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Askew Review 15

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(NoShame Films) 1979. 86 Minutes. One big alligator messing up everyone’s day with a lot of gore and a little nudity to spice things up. Not rated. When Mel Ferrer, as a greedy capitalist, starts blowing up the steamy jungles of Southeast Asia for his tropical paradise you know that things can’t be good. To compound that, he’s taken over a small tribe that he is trying to civilize, but the Kuma Tribe is resistant, although they won’t turn down a nice pair of jeans after showing the tourists their sacred fertility dances. Claudio Cassinelli stars as a photographer who is there to take pictures of a lovely model draping herself all over the place to help sell the whole resort idea to the public. However, he’d rather be taking pictures of Barbara Bach who helps run the resort. Eventually, the great god of the Kuma tribe, Kroona, a really big alligator, decides that it has had enough of the white folk trespassing on its sacred ground. Kroona especially doesn’t like the touristy type and it isn’t long before it’s playing out like Martha’s Vineyard in Jaws.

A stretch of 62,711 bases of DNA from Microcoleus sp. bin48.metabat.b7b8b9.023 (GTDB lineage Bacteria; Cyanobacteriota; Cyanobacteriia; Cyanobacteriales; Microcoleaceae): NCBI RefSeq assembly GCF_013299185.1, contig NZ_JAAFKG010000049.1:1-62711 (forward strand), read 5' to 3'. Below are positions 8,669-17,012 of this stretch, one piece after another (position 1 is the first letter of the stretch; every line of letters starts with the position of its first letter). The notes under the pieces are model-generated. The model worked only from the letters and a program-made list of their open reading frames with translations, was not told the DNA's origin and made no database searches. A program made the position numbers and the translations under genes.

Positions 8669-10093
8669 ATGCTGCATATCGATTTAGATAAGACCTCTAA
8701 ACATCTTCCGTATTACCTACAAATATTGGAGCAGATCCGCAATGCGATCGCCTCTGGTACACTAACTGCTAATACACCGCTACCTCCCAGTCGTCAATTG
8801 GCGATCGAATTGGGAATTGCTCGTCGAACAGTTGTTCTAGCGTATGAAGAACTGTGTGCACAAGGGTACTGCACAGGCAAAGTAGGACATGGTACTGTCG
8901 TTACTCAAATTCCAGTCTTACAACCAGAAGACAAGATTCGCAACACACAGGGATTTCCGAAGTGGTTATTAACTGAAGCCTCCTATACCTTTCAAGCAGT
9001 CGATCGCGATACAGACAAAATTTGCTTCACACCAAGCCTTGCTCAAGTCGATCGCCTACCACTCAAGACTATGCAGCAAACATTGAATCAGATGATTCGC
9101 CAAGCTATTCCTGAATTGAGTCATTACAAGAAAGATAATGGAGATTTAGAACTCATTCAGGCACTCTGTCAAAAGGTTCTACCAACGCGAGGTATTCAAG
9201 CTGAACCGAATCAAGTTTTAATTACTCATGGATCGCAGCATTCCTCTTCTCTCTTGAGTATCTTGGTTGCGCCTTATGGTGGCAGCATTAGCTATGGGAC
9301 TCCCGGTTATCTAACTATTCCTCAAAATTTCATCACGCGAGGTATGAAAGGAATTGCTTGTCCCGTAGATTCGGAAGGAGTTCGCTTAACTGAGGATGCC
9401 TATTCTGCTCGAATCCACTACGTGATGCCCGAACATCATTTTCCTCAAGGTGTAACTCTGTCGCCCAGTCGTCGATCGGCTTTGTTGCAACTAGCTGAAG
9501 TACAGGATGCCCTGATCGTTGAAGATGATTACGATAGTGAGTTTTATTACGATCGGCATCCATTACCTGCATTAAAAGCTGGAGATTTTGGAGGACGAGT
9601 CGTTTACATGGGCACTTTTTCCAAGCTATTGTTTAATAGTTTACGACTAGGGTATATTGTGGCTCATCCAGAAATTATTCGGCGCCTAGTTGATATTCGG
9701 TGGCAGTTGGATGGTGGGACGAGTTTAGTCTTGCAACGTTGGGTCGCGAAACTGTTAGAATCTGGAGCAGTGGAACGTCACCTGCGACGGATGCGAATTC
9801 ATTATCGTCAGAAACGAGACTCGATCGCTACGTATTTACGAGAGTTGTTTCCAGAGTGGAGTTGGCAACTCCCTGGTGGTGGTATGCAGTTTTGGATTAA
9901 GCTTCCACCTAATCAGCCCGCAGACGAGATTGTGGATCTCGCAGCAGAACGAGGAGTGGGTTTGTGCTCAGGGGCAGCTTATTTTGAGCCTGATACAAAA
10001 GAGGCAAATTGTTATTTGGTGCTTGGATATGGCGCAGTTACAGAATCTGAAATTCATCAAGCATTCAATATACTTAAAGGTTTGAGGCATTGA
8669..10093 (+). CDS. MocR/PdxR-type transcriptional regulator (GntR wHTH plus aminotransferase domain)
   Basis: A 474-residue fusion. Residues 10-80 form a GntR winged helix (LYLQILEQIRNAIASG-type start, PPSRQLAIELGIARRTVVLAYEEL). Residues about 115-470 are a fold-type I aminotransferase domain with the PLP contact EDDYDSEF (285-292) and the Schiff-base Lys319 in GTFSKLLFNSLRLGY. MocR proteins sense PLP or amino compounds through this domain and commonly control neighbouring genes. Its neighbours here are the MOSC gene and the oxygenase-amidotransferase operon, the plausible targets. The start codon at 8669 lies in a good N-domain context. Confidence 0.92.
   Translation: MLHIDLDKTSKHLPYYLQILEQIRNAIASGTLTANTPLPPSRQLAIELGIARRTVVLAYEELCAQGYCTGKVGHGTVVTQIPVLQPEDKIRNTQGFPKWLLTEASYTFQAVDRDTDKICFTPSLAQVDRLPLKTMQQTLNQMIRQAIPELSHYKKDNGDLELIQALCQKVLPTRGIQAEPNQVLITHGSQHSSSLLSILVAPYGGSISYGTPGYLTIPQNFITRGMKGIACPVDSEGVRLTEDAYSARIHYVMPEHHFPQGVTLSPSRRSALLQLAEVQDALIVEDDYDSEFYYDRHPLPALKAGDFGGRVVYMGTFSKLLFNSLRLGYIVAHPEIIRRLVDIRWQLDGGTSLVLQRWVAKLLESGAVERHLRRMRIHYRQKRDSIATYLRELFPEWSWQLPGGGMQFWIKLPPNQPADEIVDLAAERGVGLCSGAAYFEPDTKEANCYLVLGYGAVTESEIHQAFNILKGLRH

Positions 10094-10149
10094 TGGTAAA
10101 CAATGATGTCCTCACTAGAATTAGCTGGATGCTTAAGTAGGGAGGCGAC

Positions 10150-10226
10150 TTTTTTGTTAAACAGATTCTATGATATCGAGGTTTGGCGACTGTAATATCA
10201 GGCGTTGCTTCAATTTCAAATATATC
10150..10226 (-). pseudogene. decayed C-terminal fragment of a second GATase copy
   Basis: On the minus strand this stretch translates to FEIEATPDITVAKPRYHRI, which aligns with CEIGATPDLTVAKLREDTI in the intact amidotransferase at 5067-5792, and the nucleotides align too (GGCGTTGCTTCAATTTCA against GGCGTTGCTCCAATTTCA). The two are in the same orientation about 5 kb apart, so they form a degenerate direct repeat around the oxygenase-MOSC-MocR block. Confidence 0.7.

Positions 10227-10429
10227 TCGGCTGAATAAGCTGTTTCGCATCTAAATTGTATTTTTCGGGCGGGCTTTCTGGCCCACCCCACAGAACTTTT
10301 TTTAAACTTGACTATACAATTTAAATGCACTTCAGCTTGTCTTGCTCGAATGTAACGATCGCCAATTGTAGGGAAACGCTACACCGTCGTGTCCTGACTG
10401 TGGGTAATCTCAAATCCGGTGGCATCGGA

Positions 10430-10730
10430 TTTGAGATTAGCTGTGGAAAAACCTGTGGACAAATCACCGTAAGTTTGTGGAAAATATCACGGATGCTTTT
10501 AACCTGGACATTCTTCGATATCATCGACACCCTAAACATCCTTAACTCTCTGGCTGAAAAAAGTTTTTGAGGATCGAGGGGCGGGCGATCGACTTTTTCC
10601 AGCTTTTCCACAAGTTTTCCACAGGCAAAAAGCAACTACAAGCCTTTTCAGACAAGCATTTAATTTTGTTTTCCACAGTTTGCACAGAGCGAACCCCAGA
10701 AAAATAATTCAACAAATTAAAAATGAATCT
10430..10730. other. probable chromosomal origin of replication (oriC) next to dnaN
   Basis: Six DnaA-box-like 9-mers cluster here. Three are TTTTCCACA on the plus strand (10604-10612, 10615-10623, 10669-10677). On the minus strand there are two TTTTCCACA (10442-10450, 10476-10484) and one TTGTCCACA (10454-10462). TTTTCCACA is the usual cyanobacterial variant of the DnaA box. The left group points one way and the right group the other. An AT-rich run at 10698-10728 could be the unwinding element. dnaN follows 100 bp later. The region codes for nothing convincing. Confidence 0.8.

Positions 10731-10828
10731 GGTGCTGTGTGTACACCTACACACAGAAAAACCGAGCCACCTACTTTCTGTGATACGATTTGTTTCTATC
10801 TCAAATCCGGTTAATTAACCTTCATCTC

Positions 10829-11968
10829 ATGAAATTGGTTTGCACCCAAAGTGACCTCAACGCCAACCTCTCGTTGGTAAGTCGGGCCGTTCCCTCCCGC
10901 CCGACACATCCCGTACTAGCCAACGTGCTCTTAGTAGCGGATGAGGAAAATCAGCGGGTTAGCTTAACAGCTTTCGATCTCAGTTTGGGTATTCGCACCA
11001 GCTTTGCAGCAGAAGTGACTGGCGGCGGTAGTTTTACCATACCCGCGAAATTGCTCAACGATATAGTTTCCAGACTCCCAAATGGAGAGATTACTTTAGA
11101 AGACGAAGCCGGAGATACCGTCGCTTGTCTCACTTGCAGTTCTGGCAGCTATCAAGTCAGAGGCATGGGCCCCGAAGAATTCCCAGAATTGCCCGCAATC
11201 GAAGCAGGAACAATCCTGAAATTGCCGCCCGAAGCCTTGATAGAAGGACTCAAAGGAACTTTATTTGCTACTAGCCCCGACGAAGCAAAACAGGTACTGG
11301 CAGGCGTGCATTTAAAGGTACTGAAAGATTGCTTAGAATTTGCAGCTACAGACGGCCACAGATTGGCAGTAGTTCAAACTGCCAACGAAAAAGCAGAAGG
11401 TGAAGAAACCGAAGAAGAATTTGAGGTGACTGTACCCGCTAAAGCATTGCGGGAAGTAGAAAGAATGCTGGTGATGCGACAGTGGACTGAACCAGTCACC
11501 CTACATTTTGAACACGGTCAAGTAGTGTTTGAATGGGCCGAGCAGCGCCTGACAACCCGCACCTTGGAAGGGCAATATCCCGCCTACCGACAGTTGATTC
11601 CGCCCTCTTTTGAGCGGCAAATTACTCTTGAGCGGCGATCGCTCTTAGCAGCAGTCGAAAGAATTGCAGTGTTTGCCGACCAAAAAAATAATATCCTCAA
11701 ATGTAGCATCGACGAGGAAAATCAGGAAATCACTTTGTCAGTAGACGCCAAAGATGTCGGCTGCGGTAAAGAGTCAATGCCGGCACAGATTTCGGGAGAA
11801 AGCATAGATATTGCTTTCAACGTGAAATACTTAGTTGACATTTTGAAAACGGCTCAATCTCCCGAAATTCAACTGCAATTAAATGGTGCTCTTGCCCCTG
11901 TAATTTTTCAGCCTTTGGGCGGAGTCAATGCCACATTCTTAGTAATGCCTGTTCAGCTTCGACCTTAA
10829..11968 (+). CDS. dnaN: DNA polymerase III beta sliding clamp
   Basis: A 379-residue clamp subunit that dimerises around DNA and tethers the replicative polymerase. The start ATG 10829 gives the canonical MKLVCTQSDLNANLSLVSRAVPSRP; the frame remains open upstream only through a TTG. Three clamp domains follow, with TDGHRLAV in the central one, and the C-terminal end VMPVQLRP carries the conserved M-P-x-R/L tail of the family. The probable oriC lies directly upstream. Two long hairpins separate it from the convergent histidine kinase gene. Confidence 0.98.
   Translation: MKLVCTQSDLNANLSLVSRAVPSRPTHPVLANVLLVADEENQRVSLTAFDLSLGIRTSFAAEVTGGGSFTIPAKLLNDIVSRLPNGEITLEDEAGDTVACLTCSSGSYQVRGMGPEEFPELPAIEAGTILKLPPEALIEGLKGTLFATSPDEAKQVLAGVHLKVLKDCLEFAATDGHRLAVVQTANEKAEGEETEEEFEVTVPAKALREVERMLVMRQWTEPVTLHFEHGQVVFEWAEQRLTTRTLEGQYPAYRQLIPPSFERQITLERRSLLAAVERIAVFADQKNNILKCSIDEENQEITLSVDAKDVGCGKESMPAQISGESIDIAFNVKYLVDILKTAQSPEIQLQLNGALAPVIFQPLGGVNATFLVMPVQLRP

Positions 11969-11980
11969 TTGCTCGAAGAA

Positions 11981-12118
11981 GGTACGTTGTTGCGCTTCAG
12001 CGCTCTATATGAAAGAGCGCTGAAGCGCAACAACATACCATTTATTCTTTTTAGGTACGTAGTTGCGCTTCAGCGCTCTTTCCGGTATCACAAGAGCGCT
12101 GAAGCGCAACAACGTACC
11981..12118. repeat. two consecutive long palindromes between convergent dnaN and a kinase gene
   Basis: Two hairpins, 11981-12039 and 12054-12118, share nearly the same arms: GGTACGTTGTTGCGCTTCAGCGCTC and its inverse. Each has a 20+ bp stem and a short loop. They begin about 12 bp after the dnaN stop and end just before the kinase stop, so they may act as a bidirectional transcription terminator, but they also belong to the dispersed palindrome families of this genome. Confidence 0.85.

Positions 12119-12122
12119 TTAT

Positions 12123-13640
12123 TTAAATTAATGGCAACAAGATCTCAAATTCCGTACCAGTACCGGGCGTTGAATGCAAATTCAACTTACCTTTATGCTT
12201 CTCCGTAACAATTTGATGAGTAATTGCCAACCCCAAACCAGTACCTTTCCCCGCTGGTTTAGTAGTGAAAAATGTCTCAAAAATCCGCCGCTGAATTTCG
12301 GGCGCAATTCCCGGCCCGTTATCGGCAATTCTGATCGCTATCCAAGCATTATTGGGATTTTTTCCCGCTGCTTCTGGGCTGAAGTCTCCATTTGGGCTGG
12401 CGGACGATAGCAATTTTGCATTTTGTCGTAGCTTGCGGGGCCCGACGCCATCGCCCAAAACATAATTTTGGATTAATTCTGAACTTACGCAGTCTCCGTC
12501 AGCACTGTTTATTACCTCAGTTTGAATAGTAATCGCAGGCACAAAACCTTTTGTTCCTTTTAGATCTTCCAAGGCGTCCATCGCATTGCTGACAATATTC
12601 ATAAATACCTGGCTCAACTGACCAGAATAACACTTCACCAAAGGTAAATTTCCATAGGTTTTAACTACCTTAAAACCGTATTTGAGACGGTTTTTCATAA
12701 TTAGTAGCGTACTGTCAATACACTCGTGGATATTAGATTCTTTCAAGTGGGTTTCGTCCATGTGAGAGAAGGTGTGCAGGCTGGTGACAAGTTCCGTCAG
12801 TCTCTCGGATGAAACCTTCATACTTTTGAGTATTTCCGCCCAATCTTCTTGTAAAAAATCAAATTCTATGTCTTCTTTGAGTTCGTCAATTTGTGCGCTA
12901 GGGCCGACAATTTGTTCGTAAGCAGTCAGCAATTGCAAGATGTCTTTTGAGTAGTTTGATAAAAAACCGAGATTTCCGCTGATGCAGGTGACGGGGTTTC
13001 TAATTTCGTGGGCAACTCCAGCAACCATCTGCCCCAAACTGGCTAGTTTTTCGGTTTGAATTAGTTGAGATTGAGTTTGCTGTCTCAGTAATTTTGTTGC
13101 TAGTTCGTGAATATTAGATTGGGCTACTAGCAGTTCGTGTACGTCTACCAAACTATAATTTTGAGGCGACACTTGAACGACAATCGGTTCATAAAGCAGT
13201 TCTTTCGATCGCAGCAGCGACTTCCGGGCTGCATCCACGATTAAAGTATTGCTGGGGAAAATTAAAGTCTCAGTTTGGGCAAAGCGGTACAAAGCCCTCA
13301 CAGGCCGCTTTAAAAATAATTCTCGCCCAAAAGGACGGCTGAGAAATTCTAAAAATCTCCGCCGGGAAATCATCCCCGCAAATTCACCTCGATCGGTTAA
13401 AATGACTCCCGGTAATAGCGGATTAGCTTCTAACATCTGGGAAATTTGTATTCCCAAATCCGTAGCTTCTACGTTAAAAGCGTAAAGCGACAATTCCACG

Digitally remastered from the original vault negative, No Shame Films shows us once again why they are the masters in their releases.  Sure, no one was probably beating down anyone’s doors to see this flick, but now, presented uncut, who wouldn’t want to watch it?  Director Sergio Martino, who gave us such classics as The Strange Vice of Mrs. Wardh and Torso, brings us another chapter in the big animal seeking revenge on the tourists genre. Barbara Bach is as beautiful as ever and the cinematography of the lush jungle is breathtaking and looks like it belongs in a Rene Cardona Jr. flick. As for extras, we get the original trailer for the film and gorgeous little booklet concerning the film, which has become the norm for NoShame Films. There’s also an interview with the director and the production designer, Antonello Geleng that runs for about 30 minutes regardless of the running time of 20 minutes printed on the box. One of the more chilling moments in the interview is when the director recalls where they filmed the movie. He says that’s where the big tsunami hit. After seeing all of those post tsunami pictures of the area this film shows us how beautiful the land was before being ravaged by the forces of nature. The movie serves as a time capsule of sorts of a place that has been changed forever. The Big Alligator River is proof that NoShame Films knows what they are doing and that they want all of our money. Good job. - Douglas A. Waltz




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